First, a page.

The Art of Imitation

The theory of imitation and expression is one of the most essential elements in the history of Western music. In their program ‘The Art of Imitation’ Delle Donne Consort takes the audience on a journey through the 18th till 21st century , to explore and connect different cultures.  The journey starts with a concerto from the 18th century Naples, Italy, composed by Francesco Mancini, who was the leading figure for the culture in his city and surroundings as well as the first organist and maestro of the Capella Reale. Samuel Scheidt takes us to our next stop. 17th century Germany, with his composition ‘Fantasia Super Io son ferito lasso’.

Our next destination is Venice, Italy with Antonio Vivaldi, who is regarded as one of the greatest Baroque composers and had an important role in perfecting the Italian solo concerto form. The ‘C major recorder concerto’ was likely composed for the girls of Ospedale della Pietà in Venice. Johann Sebastian Bach is not only regarded as one of the greatest composers of the Baroque era, as well as the most significant composer in the history of western music. 

Let's now take steps to discover new continents. The composition ‘I continenti’ composed by Jan Van der Roost Belgian composer brings us to the mystical Asia and the jazzy North-America, expresses in a sonata the baroque period of Europe and evokes the theme of ‘El condor pasa’ with the imitation of the Bolivian pan flute in South America. Returning to the European mainland, our next step is Belgium with Pieter de Vos. ‘Die Verrückten’ composition, dedicated to Delle Donne Consort, consists of five dance movements and combines traditional and contemporary composition techniques.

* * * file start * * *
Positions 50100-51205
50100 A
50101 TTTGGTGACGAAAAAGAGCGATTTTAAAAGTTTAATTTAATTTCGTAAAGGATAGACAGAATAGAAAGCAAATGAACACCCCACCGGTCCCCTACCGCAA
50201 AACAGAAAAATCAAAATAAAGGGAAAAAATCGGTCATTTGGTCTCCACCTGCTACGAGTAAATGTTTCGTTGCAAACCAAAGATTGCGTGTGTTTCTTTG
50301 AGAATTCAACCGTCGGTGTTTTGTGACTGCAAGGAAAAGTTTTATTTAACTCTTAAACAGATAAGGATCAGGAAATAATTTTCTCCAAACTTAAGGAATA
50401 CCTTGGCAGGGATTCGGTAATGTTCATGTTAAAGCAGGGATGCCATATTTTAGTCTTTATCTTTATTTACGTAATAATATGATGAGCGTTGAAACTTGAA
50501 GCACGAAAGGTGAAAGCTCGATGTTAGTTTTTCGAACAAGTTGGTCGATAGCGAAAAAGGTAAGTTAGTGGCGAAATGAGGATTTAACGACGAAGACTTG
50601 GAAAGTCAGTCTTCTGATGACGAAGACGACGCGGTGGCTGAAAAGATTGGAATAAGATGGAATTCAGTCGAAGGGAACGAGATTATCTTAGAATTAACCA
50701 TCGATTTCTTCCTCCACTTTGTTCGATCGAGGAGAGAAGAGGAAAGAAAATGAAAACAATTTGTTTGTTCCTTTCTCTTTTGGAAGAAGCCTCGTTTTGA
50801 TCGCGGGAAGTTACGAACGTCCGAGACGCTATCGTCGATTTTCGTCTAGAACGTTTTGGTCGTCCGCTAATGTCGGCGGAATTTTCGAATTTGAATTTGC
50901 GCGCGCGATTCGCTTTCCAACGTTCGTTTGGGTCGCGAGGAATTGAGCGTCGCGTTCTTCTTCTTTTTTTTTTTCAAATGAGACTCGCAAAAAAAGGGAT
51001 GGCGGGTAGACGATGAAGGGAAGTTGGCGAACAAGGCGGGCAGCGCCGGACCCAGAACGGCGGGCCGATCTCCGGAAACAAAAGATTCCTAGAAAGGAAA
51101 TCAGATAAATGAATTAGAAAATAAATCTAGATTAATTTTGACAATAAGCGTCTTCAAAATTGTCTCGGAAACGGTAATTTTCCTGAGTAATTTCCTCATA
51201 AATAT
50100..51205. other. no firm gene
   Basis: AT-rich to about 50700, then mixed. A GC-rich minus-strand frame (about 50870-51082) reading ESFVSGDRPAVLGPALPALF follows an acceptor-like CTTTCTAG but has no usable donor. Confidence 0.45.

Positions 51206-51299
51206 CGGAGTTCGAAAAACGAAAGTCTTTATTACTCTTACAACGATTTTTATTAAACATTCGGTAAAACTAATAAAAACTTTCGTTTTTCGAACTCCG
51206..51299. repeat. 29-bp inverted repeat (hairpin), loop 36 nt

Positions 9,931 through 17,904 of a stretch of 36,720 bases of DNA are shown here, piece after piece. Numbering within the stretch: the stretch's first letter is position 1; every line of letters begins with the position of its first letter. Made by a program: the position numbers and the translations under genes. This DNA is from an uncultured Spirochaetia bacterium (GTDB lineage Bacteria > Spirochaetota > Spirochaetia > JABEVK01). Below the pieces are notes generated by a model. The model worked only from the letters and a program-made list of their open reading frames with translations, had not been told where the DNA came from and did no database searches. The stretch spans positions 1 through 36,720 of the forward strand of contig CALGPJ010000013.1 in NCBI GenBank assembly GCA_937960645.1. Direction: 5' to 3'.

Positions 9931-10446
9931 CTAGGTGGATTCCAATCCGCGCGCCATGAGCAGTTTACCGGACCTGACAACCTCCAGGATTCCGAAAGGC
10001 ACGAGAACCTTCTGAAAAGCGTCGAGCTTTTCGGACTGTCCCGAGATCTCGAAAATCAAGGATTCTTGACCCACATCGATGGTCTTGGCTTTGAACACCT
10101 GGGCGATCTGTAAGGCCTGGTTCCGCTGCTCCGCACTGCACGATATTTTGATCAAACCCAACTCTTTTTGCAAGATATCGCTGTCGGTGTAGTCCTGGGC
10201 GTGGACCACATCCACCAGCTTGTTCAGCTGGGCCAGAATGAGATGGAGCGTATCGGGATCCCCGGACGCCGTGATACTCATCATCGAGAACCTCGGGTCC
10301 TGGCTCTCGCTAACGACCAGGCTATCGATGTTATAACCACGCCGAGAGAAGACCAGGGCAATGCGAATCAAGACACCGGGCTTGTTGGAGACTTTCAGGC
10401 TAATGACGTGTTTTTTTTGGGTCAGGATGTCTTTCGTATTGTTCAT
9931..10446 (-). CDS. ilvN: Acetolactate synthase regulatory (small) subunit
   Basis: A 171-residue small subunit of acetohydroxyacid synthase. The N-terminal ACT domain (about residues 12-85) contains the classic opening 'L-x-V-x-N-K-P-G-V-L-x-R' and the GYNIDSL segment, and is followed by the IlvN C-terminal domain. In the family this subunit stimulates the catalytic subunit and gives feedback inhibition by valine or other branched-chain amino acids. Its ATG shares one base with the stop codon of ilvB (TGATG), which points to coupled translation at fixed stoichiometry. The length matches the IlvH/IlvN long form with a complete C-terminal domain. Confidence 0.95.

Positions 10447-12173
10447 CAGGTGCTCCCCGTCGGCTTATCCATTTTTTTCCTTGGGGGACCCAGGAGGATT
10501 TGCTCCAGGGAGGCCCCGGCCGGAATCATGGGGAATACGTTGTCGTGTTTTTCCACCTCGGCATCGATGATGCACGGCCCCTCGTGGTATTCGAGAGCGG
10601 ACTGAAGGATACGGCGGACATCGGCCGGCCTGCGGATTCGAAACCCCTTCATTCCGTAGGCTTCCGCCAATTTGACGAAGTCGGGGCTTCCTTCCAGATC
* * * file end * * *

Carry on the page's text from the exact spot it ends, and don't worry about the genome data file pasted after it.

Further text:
Towards the end of the journey, we return to Italy. The ‘Disco fugue’ composed by Fulvio Caldini is composed according to minimalist principles. At the end of our destinations Jan Van Landeghem Flemish composer takes us back to Belgium with ‘The turkish bumble-bee’ musical joke which was composed around the themes of Wolfgang Amadeus Mozart and Nikolaï Rimsky-Korsakow.

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